This is the place for any tips, observations and general chat.
This thread will be left open until next spring (and if winter prolongs like 2013 it’ll stay a bit longer). 😁 [[5 Jan 18 – I believe this is a fair likelihood as any Sudden Stratospheric Warming [SSW] isn’t happening soon and the real cold is likely to backended, although this does not prelude the opposite happening with a long draw of warmth depending which side the Jetstream fall. Battleground scenarios in such an interplay of airmasses likely come into play late season so something akin to famous snows in late March/April, which seem to pop up in the latter part of a decade, fleeting though they are.]]
I’ll also try and keep a weekly diary of the weather which starts below and throw in some images where I can. The most recent will be first.
I am going for a cold cyclonic set up which I believe will be primarily focused on the north of the British Isles although not precluding snow events for the south. In battleground scenarios and with a meridional Jetstream caused by persistent northern blocking, which now looks to be the northern hemisphere pattern setting in, there should be plenty of opportunities for snow – even down south! If snow does fall then temperatures will fall readily, although I don’t see a locked in winter with a ‘big freeze’ lasting more than a week.
My winter forecast, released in October, is here.
Tuesday 16th January
Things can change quickly and we are entering an R5 period
Piers Corbyn commented;
the interesting stand-off (Atlantic Low vs block Scand etc) we originally expected has been in evidence but it nevertheless seems R5 will break the jam (we originally expected such a break to be only 20% likely from 17th). Precise track might be instructive.
The changes evidenced by the snap shot I took the Met Office weather warnings earlier. I took this at 2013;
Moments later warning was updated to include a swathe of the South…for snow
We shall see what come of it.
Monday 15th January
Up and down describes the past few days. With more winds to come even in the south.
Low pressure brings movement and energy influencing the British Isles this week. It comes from a cold source.
Lurking over Scandinavia’s shoulder lies cold dense Siberian air creeping west.
Interesting times lie ahead.
Friday 5th January
The return of frosts.
For the past few days have been about movement. New the air becomes still carried with them the constant noise and movement of the winds.
A day with winds that grew steadily lighter and colder, however the real chill didn’t kick in until the sun went down. By then a thin layer of ice was forming on the top of cars, although steady passing banks of cloud allowed this to melt and then refreeze under clearer skies. The still air is wonderfully crisp again.
From Saturday and Sunday a thin layer of ice formed on the top of cars but it remained to windy for a frost form*. It was chilly any winds but not overly cold wind slowly drifting from North East to East, although dew points dropped to their lowest of the week at around -2°C, with temperatures saying above freezing. A bit disappointing as I hoped for some further frosts.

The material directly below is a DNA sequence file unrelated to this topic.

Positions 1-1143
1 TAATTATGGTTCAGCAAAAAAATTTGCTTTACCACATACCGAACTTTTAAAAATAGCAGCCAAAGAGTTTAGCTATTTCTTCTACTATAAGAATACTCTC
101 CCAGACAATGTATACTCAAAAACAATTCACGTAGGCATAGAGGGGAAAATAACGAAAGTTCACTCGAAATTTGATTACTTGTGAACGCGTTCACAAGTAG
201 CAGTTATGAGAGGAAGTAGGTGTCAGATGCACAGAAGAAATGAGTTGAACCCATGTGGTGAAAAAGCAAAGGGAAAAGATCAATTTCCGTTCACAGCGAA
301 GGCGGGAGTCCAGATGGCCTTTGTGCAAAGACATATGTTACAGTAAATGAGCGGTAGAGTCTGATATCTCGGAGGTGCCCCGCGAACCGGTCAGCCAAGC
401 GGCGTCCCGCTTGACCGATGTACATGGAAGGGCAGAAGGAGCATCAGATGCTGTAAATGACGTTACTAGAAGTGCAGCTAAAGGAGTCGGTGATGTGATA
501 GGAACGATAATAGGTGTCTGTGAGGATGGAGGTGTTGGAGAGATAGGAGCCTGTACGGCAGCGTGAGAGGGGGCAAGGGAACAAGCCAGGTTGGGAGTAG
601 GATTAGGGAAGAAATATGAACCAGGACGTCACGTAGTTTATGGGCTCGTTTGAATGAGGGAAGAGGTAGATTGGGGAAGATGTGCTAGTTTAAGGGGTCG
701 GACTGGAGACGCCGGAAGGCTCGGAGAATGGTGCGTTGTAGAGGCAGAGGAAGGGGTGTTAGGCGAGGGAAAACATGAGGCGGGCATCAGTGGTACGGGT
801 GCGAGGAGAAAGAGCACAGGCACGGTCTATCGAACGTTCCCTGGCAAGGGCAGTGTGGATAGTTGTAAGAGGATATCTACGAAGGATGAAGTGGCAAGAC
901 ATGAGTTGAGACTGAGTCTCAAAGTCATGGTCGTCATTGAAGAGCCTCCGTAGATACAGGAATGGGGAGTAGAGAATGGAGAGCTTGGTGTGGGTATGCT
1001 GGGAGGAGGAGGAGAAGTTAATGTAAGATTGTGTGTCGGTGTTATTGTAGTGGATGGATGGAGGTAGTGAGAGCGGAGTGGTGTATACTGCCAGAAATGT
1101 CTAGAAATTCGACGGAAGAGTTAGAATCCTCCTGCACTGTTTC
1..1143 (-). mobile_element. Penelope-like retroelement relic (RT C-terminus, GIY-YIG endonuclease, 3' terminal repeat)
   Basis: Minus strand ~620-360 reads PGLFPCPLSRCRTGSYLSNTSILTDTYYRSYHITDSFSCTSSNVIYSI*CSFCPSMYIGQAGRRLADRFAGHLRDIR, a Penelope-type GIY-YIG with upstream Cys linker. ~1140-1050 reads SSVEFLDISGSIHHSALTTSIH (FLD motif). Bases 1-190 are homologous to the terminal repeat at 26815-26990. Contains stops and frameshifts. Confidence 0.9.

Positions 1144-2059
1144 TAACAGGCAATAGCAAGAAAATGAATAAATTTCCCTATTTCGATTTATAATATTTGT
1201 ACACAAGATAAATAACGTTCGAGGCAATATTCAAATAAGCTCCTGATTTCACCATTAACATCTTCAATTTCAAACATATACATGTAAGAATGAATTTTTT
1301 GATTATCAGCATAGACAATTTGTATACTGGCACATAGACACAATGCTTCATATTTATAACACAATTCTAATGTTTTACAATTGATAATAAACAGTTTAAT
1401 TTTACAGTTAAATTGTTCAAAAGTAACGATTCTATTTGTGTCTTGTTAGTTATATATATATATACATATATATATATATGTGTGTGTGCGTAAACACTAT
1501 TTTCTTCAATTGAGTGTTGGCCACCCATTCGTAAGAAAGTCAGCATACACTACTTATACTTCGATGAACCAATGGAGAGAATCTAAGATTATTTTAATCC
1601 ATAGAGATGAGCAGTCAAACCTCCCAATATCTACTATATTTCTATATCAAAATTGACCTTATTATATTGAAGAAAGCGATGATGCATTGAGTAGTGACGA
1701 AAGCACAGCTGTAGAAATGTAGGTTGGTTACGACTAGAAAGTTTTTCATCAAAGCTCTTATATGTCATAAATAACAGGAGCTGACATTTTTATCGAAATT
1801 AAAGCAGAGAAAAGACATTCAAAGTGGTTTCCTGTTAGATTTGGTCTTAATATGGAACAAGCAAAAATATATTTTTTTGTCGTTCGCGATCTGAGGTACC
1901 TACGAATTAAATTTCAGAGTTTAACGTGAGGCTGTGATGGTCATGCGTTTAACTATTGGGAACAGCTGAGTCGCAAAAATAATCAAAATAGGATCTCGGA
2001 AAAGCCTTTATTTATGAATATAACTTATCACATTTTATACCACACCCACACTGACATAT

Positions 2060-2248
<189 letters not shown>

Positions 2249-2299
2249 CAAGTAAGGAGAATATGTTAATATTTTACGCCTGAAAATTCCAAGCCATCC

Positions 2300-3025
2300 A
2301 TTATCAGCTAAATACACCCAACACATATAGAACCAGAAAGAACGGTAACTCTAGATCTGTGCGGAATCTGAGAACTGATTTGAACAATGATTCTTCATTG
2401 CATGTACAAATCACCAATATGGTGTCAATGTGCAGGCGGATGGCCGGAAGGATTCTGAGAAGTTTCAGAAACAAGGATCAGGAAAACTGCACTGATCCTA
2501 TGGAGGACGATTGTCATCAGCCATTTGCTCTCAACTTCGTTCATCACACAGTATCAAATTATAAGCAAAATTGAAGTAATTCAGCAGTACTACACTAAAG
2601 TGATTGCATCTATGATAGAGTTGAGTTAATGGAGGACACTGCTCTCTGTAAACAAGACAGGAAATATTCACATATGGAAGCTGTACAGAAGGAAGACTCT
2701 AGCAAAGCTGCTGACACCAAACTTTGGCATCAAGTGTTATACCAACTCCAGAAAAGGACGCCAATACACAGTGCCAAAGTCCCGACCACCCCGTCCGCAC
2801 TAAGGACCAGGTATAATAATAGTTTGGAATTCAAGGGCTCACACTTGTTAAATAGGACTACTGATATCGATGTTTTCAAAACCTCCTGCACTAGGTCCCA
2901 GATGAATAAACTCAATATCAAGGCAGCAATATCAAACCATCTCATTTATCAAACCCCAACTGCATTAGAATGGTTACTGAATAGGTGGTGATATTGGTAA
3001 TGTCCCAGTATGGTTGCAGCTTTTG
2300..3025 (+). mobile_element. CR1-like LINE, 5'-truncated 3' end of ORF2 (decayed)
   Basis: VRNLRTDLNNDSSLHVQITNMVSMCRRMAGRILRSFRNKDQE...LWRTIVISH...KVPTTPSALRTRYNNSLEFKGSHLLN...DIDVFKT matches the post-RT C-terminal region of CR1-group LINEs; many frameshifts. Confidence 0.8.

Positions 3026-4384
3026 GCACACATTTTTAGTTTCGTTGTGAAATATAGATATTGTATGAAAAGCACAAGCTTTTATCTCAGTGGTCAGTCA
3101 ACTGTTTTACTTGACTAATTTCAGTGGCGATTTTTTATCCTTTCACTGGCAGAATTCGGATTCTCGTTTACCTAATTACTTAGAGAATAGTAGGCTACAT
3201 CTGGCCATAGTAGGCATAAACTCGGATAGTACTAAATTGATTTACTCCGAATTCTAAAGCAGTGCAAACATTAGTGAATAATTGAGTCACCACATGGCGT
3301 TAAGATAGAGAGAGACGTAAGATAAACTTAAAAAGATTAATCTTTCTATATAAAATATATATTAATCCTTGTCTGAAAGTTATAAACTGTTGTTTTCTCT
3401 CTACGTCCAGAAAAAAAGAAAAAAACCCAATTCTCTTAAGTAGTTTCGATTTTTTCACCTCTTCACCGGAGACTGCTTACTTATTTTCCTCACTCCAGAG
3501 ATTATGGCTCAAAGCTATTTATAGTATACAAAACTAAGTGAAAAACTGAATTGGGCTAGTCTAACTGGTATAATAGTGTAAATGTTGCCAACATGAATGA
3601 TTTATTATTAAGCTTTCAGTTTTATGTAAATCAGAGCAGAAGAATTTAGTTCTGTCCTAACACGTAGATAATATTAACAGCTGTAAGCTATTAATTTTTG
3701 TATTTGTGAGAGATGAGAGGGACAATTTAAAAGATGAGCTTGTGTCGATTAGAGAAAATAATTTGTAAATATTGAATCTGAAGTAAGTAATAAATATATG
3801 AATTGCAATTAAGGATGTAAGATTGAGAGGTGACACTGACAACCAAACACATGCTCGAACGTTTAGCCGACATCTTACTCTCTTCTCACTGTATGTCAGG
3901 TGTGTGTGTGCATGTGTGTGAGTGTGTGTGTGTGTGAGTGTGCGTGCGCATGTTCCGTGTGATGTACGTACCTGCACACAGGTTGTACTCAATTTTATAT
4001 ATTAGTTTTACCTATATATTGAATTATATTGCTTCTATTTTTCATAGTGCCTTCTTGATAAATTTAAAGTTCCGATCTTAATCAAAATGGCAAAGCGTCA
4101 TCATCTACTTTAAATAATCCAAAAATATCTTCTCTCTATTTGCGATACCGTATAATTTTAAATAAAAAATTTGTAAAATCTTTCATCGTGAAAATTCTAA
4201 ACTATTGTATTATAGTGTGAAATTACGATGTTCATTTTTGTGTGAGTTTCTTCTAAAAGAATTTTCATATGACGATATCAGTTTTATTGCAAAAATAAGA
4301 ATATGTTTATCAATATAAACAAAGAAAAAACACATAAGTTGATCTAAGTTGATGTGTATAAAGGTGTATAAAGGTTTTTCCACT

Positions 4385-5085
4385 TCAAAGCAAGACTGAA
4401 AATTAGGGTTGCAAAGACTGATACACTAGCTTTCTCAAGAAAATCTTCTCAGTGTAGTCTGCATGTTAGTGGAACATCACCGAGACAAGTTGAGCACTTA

Monday and Tuesday saw a temperatures and dew points rising and were grey and boring be honest. Winds continued their slow drift moving South Easterly.
Wednesday although warm thankfully saw some sunshine. Winds slackened and abruptly moved to a West and South Westerly direction. Dew points once again retreated towards zero. As night fell mists rose and a fairly thick but patchy fog had formed by ten with a layer ice on car roofs. By midnight the ice seemed to be retreating somewhat and trees dripped from the moisture in the air.
Frosts: 1 (*3 nights with on car roofs)
Days with snow seen: 0
Days with lying snow: 0
Friday 29th December
Around midnight a hard frost had developed, however by morning temperatures had lifted significantly and it was wet. The day had some pretty strong squally showers that I was glad to be indoors during. https://twitter.com/metoffice/status/946873614485176320 Tuesday 2nd Jan 2018 Storm Eleanor
BBC News The Jetstream the past week.
Frosts: 0 Days with snow seen: 0 Days with lying snow: 0
Friday 22nd December Grey. Boring. The cloud did not lift until Boxing Day.
Frosts: 2 Days with snow seen: 1 Days with lying snow: 1
Friday 15th December
Frosts: 7 Days with snow seen: 0 Days with lying snow: 0
Friday 8th December
The frost was light and a few snow flurries were seen within the area to start working day, although I was not one of the lucky few as these were further east.
After 13°C the previous day temperatures reached the heady heights of 4°C and dew points were mostly below zero, although briefly nudged above before deciding they couldn’t be bothered and headed down again. A frost after nightfall was noticeable. Winds light and WNW. In Wales thundersnow has been reported; //players.brightcove.net/4221396001/r1mPWQ7cg_default/index.html?videoId=5672839563001&applicationId=MIRROR%20Embed%20Offsite&referrerUrl=http%3A%2F%2Fwww.mirror.co.uk%2Fnews%2Fuk-news%2Fweekend-travel-snow-ice-live-11658674&ttID=5672839563001&plID=r1mPWQ7cg&publisherId=4221396001&videoTitle=Listen%20as%20THUNDERSNOW%20hits%20Nantymoel&videoPublishedDate=2017-12-08T23%3A12%3A58Z&adUnitId=%2F5293%2Fmirror.co.uk%2Fnews%2Fuk-news&correlator=1512778569505&token= Although it is currently doubtful much, if any, snow will make it as far south as the M4, we live in hope that the amber and yellow warnings head further south as Piers Corbyn has been predicting will happen;
Saturday 9th A brilliantly sunny start to day and at last a decent ground frost (this was taken before midday)